When Thompson traveled to New York in the wake of his lost Derby weekend with Steadman—one very much fueled by Kentucky bourbon—he holed himself up in a hotel and struggled for several days to write the article. He was sick, and then fell into a depression over the Kent State massacre that happened just two days after Derby Day. He missed his deadline and had to be nursed and prodded by Scanlan’s editors and staff to complete his story. The experience was humbling, and Thompson worried he had done mortal damage to his professional career.
The opposite was true. When the “Kentucky Derby Is Decadent and Depraved” was published, it made a big national splash. After reading it, one colleague referred to it as “gonzo journalism,” the first time the term was used in connection with Thompson’s writing.
Hunter himself described his luck as falling down an elevator shaft into a pool of mermaids. Though, for Steadman, Thompson’s ability to see so clearly America – the whiskey gentry included – was one of a kind. “As far as I am concerned, he was the bull’s eye when it comes to America,” he said. “I felt as if I had just been introduced to the bull’s eye.”
Thompson often described his classic gonzo writing—“The Kentucky Derby Is Decadent and Depraved,” Fear and Loathing in Las Vegas, Fear and Loathing on the ’72 Campaign Trail—as an attempt at writing “cinematically.” And why not? The movie industry at the dawn of the 70s was in the midst of its second Golden Age. Thompson even asked his agent to pass along his Derby article to Hollywood connections, cleverly pitching the story as “Dr. Strangelove meets Gone With the Wind.”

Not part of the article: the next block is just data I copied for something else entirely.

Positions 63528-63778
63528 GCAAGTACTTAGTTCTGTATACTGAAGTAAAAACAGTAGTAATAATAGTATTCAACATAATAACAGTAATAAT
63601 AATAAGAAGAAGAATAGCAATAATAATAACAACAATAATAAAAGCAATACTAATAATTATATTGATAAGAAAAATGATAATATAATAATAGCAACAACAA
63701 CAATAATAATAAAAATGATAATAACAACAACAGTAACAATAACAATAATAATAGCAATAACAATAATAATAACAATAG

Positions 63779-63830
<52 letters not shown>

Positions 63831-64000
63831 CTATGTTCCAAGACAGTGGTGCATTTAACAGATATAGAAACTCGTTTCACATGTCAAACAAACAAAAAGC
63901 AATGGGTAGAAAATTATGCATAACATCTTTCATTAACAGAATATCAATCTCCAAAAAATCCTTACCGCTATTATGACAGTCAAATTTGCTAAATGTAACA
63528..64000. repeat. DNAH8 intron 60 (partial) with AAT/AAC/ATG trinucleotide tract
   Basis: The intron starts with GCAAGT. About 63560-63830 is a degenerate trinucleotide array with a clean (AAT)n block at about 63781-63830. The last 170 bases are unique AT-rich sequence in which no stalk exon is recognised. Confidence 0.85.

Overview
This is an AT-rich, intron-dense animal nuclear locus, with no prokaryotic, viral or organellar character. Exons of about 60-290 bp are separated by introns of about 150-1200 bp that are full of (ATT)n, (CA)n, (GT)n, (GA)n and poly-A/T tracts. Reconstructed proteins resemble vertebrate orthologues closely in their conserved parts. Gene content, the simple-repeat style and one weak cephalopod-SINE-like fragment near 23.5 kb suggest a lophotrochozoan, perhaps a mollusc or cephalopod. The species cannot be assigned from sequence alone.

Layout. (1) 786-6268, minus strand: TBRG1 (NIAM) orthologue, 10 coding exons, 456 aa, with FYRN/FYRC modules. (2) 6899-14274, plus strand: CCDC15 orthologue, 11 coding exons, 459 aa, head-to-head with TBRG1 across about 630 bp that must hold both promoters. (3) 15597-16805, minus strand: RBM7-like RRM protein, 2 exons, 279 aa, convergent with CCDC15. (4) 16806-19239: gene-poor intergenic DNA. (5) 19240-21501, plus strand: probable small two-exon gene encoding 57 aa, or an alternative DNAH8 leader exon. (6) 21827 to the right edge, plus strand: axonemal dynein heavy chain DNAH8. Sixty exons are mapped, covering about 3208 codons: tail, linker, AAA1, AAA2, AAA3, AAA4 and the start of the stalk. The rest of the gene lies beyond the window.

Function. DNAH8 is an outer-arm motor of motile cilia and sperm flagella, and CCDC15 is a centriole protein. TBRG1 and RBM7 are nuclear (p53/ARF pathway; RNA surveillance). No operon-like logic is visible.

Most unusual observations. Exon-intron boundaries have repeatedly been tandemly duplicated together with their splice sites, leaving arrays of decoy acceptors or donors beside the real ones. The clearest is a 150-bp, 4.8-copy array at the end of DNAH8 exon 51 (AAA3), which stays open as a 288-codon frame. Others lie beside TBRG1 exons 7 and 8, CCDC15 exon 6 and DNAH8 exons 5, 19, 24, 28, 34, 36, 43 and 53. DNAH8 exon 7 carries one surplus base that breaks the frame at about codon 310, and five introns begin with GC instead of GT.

I’d certainly love to see this flick, and have even taken a few stabs at adapting the article into a screenplay. The rollicking opening scene, when Hunter has a little fun in the airport lounge with the over-enthusiastic Texan, Jimbo, is made for the silver screen.
It is excerpted here, to help get you into the Derby spirit. Pour yourself a double Old Fitz on ice and enjoy.
“The Kentucky Derby Is Decadent and Depraved”
Welcome to Derbytown
I GOT OFF the plane around midnight and no one spoke as I crossed the dark runway to the terminal. The air was thick and hot, like wandering into a steam bath. Inside, people hugged each other and shook hands … big grins and a whoop here and there: “By God! You old bastard! Good to see you, boy! Damn good … and I mean it!”
In the air-conditioned lounge I met a man from Houston who said his name was something or other — “but just call me Jimbo” — and he was here to get it on. “I’m ready for anything, by God! Anything at all. Yeah, what are you drinkin?” I ordered a Margarita with ice, but he wouldn’t hear of it: “Naw, naw … what the hell kind of drink is that for Kentucky Derby time? What’s wrong with you, boy?” He grinned and winked at the bartender. “Goddam, we gotta educate this boy. Get him some good whiskey …”
I shrugged. “Okay, a double Old Fitz on ice.” Jimbo nodded his approval.